5 Ways to Keep Critters from Eating Your Plants

Posted by Randall D. Schultz on Jul 11, 2019 10:01:36 AM
Randall D. Schultz

Just when your vegetable garden and flower beds are at their best, that’s when wild animals start munching on them like a salad bar. Those spinach leaves ready to harvest? Gone! The cosmos, petunias, impatiens, and other flowers that you so carefully planted? Devoured. And there seems to be a bite taken out of every ripe tomato.

Keeping animal pests away is an ongoing problem on acreage properties—and we humans are outnumbered. Even the family dogs can wreak havoc on garden plants. But that doesn’t mean you should give up and let animals run amuck on your cultivated land.

 

Traps for small animals

Many kinds of wildlife can decimate garden plants. Mice, rats, and squirrels sneak into a garden for a tasty meal of tender plants or vegetables. Quite often they arrive under the cover of darkness.
There are two main trapping options for rodents. Old-school traps, including the traditional mouse trap, quickly kill the unwanted garden intruder. More recently, live traps have become widely available. These traps were created to capture the offending small animals unhurt. Then, they can be released back into the wild—hopefully, far away from your garden or flower bed.


Natural deterrents to keep critters awayNatural Deterrents

Over the years, many different methods have been tried to deter animals from eating crops and ornamental plants. Deer rely heavily on their sense of smell, so many natural deer deterrents have an odor that deer do not like—or trick them into thinking a predator is nearby.
One time-honored approach to keep deer away is to let your dog (or dogs) spend lots of time in the yard. A dog in the yard will inevitably bark whenever it sees a deer, and that barking is a great deer repellent all by itself. In addition, deer do not like the smell of canines—or their urine and feces. Deer also don’t like the smell of dog hair, which also acts as a natural deterrent. So, when you brush your dog, don’t throw the hair away. Instead, scatter clumps of dog hair in the garden to discourage deer and rabbits from eating your plants.

Here are some other “folk remedies” that have been used to keep wild animals from eating plants and crops:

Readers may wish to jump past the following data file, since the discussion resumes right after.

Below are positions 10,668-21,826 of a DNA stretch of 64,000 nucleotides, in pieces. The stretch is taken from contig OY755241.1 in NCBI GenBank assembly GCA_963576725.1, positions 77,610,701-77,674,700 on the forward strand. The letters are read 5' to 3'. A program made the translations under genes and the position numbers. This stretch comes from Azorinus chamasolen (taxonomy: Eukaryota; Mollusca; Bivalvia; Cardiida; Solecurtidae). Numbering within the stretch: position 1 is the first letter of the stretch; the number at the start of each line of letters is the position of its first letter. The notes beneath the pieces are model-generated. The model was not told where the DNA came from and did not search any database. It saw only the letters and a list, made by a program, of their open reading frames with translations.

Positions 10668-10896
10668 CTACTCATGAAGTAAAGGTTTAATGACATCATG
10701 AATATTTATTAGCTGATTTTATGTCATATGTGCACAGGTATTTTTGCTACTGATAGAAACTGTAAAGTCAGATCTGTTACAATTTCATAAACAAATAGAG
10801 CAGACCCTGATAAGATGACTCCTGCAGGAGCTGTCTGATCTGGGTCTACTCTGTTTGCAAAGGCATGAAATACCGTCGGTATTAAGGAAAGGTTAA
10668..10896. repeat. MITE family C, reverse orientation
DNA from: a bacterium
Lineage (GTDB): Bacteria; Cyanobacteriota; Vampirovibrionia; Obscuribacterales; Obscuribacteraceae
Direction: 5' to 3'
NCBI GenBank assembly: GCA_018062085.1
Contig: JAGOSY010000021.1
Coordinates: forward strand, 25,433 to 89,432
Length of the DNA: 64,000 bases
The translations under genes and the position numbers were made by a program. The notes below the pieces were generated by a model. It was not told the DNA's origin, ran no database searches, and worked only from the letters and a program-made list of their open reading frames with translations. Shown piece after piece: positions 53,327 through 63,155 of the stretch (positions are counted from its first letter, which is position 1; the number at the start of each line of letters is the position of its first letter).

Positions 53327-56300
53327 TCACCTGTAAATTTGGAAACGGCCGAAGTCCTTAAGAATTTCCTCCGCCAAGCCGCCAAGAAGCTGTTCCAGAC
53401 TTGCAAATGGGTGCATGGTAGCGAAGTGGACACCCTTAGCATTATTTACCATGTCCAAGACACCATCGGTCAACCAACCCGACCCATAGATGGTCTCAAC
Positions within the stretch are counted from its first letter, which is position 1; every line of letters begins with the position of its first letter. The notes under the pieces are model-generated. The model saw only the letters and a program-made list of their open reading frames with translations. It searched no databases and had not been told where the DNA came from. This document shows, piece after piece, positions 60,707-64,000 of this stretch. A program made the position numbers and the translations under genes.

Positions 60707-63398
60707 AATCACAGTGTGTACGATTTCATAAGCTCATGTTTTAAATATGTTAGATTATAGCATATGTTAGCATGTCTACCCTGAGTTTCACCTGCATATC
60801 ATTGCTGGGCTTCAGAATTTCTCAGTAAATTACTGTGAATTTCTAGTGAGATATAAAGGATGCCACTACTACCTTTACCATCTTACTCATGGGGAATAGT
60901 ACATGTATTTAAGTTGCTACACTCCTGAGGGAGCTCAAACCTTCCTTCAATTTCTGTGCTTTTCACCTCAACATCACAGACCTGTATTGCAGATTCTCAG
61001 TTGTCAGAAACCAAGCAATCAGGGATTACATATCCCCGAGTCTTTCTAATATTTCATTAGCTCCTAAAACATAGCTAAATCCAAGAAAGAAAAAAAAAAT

• Hot pepper spray
• Human hair
• Human urine
• Vinegar
• Soap flakes or soapy water
• Fake snakes
• Blood meal

There are many other commonly used deterrents, which a quick search on the Internet will reveal.

 


Predator scent to repel deer

Predator urine is the active ingredient in some commercially available animal deterrents, such as Summit Deer Ban repellent capsules. Each Deer Ban capsule contains coyote urine that triggers a deer’s instinctive flight response.
Deer Ban uses a unique gel-tablet application to provide effective, year-round protection from wildlife damage. Set out the capsules on the ground every 5 to 10 feet around the plants you want to protect. When you water the garden, the capsules to release the active ingredient for up to 90 days of protection. By the way, deer can smell predator urine but people cannot.
Unlike many deer repellents that wash away, biodegradable Deer Ban will continue to be reactivated by rain or watering for up to three months.
Summit Deer Ban is available at hardware stores, garden centers, and online at SummitResponsibleSolutions.com.

 


Fencing to keep deer and rabbits out

The longest-lasting and most permanent solution to a deer or rabbit problem is fencing. A sturdy, well-designed fence creates a physical barrier that can protect gardens, fruit trees, and flower beds for years.
A three-foot-tall chicken wire fence will keep most rabbits out of a garden—especially if the chicken wire (or other fencing material) is also buried at least six inches into the ground.

 


Rabbits are notorious diggers, so merely installing a fence that ends at ground level won’t provide a lasting solution.



For deer, the key is to install a fence that’s tall enough to discourage them from jumping over. The most effective deer fences are around 8 feet tall. Deer fences can be constructed of almost any material, but mesh fences are among the most popular.
A sturdy mesh fence, like those made by Tenax, features thick rounded tensile strands that resist stretching and sagging. Tenax standard deer fencing has a breaking load of 650 pounds and a life expectancy of 10 to 15 years. Extra-strength options are also available.
A sturdy mesh fence is also less obtrusive than solid fences, so it does a better job of blending into the landscape. Polypropylene mesh fencing in 100-foot-long rolls is available at hardware stores, Tractor Supply and deerbusters.com.


Solar-powered,motion-activated pest controlSolar Yard Gaurd

The Solar Yard Gard is a solar-powered ultrasonic pest control device that uses sound waves to keep deer, squirrels, raccoons, rodents, skunks and other animals away from garden plants. Humans can’t hear the high-frequency sound emitted by the Solar Yard Gard, but animals hear it clearly and keep away.
Just set up the device in a sunny area and the ultrasonic waves will be activated when the motion detector senses an animal and scare them away. One device can protect up to 3000 square feet of landscape. For larger areas, just use additional units. The Solar Yard Gard sells for $49 at hardware stores and bird-x.com/bird-products/electronic/solar/solar-yard-gard/ .


Tags: Garden & Landscape

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